Interview with Mark Danner: Conversations with History; Institute of International Studies, UC Berkeley

Being a Writer: Conversation with Mark Danner, staff writer, The New Yorker; 3/3/99 by Harry Kreisler.

Photo by Jane Scherr

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Writing as Reportage

Your writing is characterized by a rich historical sense. You are also a man who goes to the scene, who writes and clarifies our understanding of what's going on. In the case of your articles on Haiti, you found yourself in some very dangerous situations. Tell us about the writer as observer, how it plays itself out and how it conflicts with a historian looking back. Do those two Mark Danner identities conflict with each other, or do they mesh nicely?

I have never felt a conflict.

There is an odd thing about going to Haiti or Bosnia or El Salvador. You are given a privileged position. In Haiti it's even more pronounced because you are white, and you stand out. You are given a privileged position. You are the observer, the watcher. You have a notebook. You stand there. Others have cameras. There is a certain apparatus that marks them out as separate. And it's a remarkable thing, because you will be in the middle of scenes of violence. Certainly in Haiti I was in several, and in Bosnia, too, where for some reason there is this space of peace that you are allowed to occupy, and of course there is no particular reason why that cannot be breached at any moment. It's almost as if in the cartoon, when Wile E. Coyote runs off the cliff into the air: until he looks down, he doesn't fall.

I remember very much an incident in Haiti during the so-called aborted election in 1987. A very sunny day, a Sunday, all these people came out to vote, and the Tonton Macoutes of Duvalier attacked several polling places, shot at us as well. They killed a great number of people very savagely with machetes and automatic weapons in broad daylight, and people went back in their houses. There is something very striking about a very huge capital utterly empty on a perfectly sunny day, like a de Chirico painting. But one of the things they did was, after a particularly bloody incident at a polling place where they killed nineteen people, some journalists showed up immediately afterward. I was not among them. They were standing around and taking pictures, taking notes and so on -- all these bodies -- and suddenly the Macoutes came back and shot three journalists point blank. This was like the coyote looking down. Suddenly there was nothing holding any of us up.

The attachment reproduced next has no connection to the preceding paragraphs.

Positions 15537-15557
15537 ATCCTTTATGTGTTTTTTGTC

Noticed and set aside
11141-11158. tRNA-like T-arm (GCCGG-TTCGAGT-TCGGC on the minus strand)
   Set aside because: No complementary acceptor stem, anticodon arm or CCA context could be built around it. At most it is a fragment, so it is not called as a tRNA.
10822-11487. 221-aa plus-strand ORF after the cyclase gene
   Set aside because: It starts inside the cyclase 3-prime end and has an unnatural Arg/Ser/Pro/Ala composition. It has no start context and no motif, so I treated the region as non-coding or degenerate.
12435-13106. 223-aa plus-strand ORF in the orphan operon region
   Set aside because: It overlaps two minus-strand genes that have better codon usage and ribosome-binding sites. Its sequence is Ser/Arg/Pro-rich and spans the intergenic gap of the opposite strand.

Everyone went into the hotel, and at a particular point someone drove by, at least this is what people said, drove by the front of the hotel and waved a gun. There was a stampede in the hotel lobby, and there were probably five hundred journalists there for this election. People smashed through the back wall of the hotel, which was entirely glass, destroyed almost entirely the hotel lobby in their keenness to get away. These were foreign correspondents who spent their lives covering situations like this. Yet removing this protective shell was a terrifying thing.

Now your original question was whether the historical and the observer-on-the-scene personas are somehow separated. I don't think so, because I think the person gathering information and trying to see what is different, trying to detail -- it's the eye trying to detail what this place looks like and how it's interesting, how it is puzzling, and how one can get to the end and tell what happened -- which is really the point in the end: to tell what happened. The historical part has to do with that, because in the end you are trying to tell not only how it happened, but why, to make it make sense.

This idea of killing people, in El Salvador, killing 126 children. You are not doing your job unless you make some effort to have people understand how someone can do that, because it isn't acceptable to simply say "These are evil people. Evil people swept down and killed these people." You haven't gone far enough, and in fact, in Salvador, I eventually did find people who told me about reactions within this particular outfit, the Alcada Battalion in the army, and how they had complained about it [the massacre] and how they had resisted it. They were human beings. They did it eventually, but afterwards there were grumblings about it, and so the officers had to yell at the soldiers.

In any event, one of your tasks is to first of all tell what happened, to do so in a way that is understandable.

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